Maybe because I've been a "hunter and a gatherer" for so long, it seems like I don't have to look for paper, it finds me. Most of it comes from auctions, and occasionally estate sales.
But sometimes you have to take the good with the..."not so good". Here's a sample of a box lot from a recent auction. I didn't have a chance to look at the box before the auction because it was under the table, so I bought it after just the glance you can see in the picture above.
I saw "Godey prints" and the Blue Bird notebook and imagined a box full of fashion items, woman's magazines, floral postcards and bird prints.
Well, my imagination might have gotten just a little bit carried away. The box had some fun stuff, like this puppy on the cover of a 1942 Farm Journal.
These 1930's auction catalogs might have some historical significance to collectors of Antique Roadshow worthy painting and furniture.
When I saw that they were from the 1930's my first thought was "Is there a connection between these auctions and the Great Depression?" I think of collecting as a fairly recent activity...after all, you couldn't collect 1930's deco style jewelry until 1930, or baseball cards until the early 1900's. These things had to be made before they were collected, and mass production didn't start until the early 1900's.
But for centuries, there have been collectors of Early American furniture and artwork from the 1600's until the late 19th century. The auction catalog makes me wonder if the auction is the result of hard times during the depression forcing a collector to liquidate their collection.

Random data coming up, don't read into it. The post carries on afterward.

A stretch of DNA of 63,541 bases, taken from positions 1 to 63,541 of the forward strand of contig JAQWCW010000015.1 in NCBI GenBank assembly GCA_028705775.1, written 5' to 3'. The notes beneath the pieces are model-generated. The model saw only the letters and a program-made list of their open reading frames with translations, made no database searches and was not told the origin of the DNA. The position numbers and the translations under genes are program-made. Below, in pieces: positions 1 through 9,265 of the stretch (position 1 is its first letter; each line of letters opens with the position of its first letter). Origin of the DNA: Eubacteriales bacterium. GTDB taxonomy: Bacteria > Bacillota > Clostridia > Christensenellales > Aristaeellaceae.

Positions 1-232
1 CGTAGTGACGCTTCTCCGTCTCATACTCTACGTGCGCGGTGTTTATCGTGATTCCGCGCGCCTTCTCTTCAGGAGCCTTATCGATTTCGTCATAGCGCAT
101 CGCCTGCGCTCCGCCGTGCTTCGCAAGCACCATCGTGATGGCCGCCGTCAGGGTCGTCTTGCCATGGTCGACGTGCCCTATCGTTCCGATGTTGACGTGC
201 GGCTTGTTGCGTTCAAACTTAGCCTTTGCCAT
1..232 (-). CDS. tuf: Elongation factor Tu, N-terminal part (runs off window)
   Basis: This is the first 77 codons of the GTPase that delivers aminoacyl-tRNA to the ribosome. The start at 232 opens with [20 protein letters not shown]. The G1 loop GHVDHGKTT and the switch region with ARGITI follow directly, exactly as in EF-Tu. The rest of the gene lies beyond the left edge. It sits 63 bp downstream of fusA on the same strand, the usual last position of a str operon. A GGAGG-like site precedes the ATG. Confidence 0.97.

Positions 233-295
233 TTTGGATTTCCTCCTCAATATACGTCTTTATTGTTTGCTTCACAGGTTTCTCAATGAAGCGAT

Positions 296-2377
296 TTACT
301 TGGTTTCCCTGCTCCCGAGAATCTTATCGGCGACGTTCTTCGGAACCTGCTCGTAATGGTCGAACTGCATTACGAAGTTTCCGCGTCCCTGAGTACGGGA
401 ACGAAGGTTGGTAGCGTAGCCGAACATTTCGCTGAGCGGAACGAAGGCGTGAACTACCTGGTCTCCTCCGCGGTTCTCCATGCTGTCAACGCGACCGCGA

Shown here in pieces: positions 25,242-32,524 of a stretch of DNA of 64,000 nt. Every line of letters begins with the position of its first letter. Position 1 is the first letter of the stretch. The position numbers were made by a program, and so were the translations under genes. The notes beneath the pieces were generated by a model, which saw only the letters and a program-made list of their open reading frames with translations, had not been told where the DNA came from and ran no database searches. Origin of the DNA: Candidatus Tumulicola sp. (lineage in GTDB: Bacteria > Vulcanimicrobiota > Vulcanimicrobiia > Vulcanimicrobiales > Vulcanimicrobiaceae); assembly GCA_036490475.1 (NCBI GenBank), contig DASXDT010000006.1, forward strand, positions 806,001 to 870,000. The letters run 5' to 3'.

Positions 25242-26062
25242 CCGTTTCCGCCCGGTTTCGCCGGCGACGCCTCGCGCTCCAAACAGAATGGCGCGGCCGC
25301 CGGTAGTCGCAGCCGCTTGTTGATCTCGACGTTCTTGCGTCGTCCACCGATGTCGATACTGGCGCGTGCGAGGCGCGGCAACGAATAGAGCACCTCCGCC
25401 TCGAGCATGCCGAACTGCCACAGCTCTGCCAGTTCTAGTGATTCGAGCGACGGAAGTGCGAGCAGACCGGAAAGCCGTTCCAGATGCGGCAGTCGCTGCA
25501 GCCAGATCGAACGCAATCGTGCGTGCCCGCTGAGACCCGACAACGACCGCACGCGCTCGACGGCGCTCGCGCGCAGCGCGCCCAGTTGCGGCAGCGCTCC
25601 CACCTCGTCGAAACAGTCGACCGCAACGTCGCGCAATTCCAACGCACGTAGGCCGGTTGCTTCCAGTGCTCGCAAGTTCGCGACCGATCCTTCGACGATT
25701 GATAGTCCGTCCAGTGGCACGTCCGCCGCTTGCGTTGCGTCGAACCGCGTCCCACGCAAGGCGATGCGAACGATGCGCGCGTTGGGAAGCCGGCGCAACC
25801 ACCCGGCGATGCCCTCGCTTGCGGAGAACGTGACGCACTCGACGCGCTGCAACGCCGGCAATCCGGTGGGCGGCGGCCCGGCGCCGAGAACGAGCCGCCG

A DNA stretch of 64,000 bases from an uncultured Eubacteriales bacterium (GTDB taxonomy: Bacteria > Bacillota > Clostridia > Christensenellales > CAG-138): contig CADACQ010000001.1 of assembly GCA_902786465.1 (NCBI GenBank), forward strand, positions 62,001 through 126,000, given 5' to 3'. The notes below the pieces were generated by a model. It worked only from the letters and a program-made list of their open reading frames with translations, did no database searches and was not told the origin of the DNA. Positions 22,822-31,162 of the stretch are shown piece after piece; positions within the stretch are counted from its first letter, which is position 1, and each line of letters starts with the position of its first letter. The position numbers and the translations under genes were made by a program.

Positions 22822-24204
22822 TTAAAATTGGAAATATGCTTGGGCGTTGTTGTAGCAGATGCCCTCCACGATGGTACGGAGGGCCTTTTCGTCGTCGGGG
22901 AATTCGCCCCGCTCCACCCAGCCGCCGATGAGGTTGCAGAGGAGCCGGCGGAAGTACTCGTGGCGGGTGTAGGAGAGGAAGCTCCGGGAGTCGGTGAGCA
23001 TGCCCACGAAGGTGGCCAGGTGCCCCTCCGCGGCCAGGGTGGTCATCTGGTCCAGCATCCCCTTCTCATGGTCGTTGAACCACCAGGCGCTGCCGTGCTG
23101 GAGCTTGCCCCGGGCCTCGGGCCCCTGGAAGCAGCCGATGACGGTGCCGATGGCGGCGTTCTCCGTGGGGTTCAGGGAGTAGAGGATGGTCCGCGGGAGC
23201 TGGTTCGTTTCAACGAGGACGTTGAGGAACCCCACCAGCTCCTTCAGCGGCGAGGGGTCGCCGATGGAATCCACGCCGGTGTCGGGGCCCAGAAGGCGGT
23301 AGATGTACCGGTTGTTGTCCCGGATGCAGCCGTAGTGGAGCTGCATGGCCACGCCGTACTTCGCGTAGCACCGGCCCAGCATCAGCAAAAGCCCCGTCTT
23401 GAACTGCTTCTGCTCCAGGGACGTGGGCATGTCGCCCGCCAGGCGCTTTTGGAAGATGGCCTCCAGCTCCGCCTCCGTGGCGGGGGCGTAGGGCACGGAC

That's just speculation on my part, but I think that's what I like about old paper. Going through a box makes me think about the everyday details of a period of time, not just the facts we learned in school like who was President.
A blue bird on a grade school notebook. What a nice piece of history. The book was empty, but I Iike the idea of cheery school supplies.
Also in the box- a few bird prints.
...some 1890's almanacs- love those graphics!
These French Folies programs seemed kind of out of place.
...an odd little assortment of pamplets and booklets fromthe 1920's-1950's.
These pictures represent about a third and best of the box lot.
So, my answer to the question "how do you get good old paper?" is "Buy A LOT of old paper, and hope that some of what you get is something you consider good."
Or, you can go to Ebay, Etsy or an antique store and buy just what you like. You'll probably pay more, but you won't have to figure out what to do a 1929 "Michigan Mother's Manual".